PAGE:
Home » Sluggish security torched after protester wreaks havoc

Sluggish security torched after protester wreaks havoc

The effectiveness of security at the Australian Open has come into question after a protester was escorted by a fan instead of court staff during the fourth round at Margaret Court Arena.

Alexander Zverev and Cameron Norrie were playing a crucial point midway through the third set when a Palestinian supporter began to yell and threw paper onto the court. 

Initially, the protester was apprehended by a fan before security ejected them from the stadium.

READ MORE: Adelaide pub crawl lands Maxwell in hospital

READ MORE: Star’s teary retirement rocks tournament

READ MORE: ‘Cheap’ de Minaur ribbed amid engagement rumours

“Oh, goodness me. There is someone down one end of the court who’s being a nuisance,” Peter Psaltis said on Nine’s coverage.

“We’re not going to show too much of it. This is ridiculous.” 

John Millman added, “It’s actually a crowd member that’s stopping it.”

The moment left a bitter taste in Zverev’s mouth, who questioned whether security was doing a good enough job. 

He noted the apparent overzealous approach to players in parts of the venue versus the relaxed treatment of spectators courtside.

“That was a little bit surprising because the security here — I mean, on-site where the players’ area is, is extremely strict,” Zverev explained.

“Even today, I played obviously five sets, four hours, some minutes. I went to the locker room, and the gym area is right next to the locker room. They wouldn’t let me into the gym because I forgot my credentials in the locker room.

“What are you doing? You’re protecting players from players. That’s not really the whole point. Something like this happens and it takes three, four minutes for somebody to show up.

Watch the 2024 Australian Open live and exclusive on Nine, 9Now and ad-free on Stan Sport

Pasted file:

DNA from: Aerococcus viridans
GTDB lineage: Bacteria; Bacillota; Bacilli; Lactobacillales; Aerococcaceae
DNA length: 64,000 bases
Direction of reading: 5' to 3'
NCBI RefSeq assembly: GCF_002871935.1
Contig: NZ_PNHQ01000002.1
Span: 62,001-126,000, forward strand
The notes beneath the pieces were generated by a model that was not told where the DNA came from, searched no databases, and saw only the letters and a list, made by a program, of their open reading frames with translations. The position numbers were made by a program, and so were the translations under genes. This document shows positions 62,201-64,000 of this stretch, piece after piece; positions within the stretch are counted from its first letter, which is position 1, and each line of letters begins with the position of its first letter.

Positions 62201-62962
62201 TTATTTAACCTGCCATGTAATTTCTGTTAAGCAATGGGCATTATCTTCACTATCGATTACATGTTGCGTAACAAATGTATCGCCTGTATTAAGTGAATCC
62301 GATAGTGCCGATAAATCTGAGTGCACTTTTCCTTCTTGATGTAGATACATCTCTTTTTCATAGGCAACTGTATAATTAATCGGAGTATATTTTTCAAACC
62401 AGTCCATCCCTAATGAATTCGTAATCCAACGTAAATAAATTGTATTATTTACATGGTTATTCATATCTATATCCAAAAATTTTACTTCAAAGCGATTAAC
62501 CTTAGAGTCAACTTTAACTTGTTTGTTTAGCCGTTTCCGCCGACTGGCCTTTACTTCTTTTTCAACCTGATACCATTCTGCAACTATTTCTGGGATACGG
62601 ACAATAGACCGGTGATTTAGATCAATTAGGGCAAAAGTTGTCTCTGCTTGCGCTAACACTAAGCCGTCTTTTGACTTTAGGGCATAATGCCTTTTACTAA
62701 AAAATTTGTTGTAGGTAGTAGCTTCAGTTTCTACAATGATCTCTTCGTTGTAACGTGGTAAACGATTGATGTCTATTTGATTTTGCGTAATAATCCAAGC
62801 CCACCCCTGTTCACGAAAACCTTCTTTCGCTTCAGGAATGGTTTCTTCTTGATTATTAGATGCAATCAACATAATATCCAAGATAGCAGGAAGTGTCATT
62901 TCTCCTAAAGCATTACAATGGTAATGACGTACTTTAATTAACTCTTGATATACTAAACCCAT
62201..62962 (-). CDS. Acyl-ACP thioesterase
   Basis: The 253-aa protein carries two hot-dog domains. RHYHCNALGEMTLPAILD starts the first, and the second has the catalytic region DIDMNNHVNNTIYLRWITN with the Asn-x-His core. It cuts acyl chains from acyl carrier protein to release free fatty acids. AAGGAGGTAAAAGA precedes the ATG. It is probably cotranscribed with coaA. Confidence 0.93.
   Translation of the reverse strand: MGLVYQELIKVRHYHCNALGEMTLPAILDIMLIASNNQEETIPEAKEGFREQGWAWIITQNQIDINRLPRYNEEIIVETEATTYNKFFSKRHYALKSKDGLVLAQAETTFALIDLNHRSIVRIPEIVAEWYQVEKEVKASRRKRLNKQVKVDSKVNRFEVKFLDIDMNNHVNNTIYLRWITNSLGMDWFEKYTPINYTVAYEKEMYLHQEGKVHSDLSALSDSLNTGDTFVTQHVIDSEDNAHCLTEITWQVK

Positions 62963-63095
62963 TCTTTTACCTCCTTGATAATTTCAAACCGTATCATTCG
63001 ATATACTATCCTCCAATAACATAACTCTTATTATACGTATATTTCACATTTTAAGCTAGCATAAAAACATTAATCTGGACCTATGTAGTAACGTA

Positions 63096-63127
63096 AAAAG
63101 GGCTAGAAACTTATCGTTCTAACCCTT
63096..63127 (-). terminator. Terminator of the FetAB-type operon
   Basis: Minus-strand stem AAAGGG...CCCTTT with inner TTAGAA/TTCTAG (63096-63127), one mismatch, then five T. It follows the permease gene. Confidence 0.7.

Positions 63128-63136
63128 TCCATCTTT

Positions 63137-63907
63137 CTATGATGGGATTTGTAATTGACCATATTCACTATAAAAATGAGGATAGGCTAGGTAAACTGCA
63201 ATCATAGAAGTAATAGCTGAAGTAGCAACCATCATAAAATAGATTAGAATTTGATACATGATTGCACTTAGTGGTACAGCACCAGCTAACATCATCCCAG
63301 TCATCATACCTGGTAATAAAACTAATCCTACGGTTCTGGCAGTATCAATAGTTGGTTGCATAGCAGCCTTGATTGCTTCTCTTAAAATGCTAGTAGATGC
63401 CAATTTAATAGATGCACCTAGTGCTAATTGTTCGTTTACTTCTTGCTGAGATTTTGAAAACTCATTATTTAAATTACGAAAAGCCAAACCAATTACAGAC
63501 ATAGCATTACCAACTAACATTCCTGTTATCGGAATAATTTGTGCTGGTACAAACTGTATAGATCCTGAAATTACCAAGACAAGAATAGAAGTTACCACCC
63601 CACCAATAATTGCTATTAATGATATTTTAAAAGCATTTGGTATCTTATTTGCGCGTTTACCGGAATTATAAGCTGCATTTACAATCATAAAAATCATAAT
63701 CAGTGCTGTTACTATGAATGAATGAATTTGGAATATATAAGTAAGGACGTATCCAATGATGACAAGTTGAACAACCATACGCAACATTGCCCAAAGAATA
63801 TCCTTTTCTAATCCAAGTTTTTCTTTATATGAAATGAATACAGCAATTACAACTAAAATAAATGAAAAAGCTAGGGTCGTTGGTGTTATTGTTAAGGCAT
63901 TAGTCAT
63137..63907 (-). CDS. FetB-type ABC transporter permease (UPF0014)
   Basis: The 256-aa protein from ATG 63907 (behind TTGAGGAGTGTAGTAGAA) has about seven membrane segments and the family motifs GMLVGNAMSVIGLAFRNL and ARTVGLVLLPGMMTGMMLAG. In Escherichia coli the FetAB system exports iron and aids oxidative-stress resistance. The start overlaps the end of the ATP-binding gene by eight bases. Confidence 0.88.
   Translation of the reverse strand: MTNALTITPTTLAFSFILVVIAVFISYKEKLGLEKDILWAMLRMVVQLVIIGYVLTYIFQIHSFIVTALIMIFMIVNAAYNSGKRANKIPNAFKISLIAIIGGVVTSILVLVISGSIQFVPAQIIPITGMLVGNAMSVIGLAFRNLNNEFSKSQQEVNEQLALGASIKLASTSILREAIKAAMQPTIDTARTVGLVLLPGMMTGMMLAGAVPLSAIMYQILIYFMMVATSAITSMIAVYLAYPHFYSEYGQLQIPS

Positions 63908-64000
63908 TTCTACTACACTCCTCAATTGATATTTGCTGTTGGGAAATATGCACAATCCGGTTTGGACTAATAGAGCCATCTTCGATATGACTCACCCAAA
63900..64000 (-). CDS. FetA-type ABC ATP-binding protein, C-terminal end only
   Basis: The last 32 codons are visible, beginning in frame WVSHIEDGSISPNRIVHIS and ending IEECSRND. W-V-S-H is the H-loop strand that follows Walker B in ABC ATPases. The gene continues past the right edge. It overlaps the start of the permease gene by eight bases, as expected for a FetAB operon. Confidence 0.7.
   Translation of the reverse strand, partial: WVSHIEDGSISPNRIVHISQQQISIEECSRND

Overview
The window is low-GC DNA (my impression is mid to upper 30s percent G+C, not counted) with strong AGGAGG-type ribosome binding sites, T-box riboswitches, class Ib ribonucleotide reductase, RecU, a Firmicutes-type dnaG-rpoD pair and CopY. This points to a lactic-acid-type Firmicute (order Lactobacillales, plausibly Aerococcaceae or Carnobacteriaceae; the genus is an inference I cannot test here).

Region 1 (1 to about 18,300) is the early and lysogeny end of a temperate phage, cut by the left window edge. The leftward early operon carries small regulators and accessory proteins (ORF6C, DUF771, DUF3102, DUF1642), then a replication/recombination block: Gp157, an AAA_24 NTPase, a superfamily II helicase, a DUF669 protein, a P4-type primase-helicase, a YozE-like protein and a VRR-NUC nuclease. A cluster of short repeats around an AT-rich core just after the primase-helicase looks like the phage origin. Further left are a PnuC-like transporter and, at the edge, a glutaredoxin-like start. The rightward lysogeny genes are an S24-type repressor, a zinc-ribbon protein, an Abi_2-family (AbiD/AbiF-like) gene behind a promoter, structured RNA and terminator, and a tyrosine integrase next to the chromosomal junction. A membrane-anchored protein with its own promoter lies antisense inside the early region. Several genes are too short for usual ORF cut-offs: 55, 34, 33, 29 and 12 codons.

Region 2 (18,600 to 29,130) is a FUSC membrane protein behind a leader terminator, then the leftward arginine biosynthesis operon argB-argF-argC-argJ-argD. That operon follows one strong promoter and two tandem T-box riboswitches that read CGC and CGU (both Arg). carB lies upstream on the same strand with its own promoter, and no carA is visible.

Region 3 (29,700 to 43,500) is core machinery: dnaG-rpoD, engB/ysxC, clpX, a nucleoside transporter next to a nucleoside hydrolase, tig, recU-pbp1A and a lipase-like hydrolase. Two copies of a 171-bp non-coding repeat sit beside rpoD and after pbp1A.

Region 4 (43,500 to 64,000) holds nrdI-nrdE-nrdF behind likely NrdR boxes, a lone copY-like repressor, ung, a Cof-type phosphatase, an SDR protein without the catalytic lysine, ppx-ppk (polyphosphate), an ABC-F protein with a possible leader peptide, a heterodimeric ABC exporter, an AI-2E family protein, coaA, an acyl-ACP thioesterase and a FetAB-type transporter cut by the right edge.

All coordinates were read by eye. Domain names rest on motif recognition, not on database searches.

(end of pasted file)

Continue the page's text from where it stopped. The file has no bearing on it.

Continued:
“I think that should be the opposite. It should be where it’s already the quarter-finals and you know the players. Especially there’s obviously screens and TVs everywhere in front of all the security guys, if you’ve seen somebody play for four and a half hours, it’s okay to go stretching in the gym, even if you forgot your credential.

“That’s not sounding arrogant. I understand they’re all doing their job. But I think when something like this happens, it shouldn’t be another fan dragging the other person out. It should be the security guys that should be there quite quickly. It shouldn’t take them three, four minutes, that long.”

Despite the disruption, Zverev was sympathetic to the protester’s cause. 

“There’s obviously a lot going on in the world and a lot of quite bad things happen,” he said.

“I understand some people are frustrated. Of course, a tennis match has nothing particularly to do with it. I also understand both sides there.”

Zverev defeated Norrie in a five-set thriller that was decided by a 10-point tie-breaker.

The German will face Spain’s Carlos Alcaraz while Hubert Hurcasz will take on Daniil Medvedev in the other quarter-final on that side of the draw.

Elsewhere, Novak Djokovic will face Taylor Fritz and Jannik Sinner goes head-to-head with Andrey Rublev.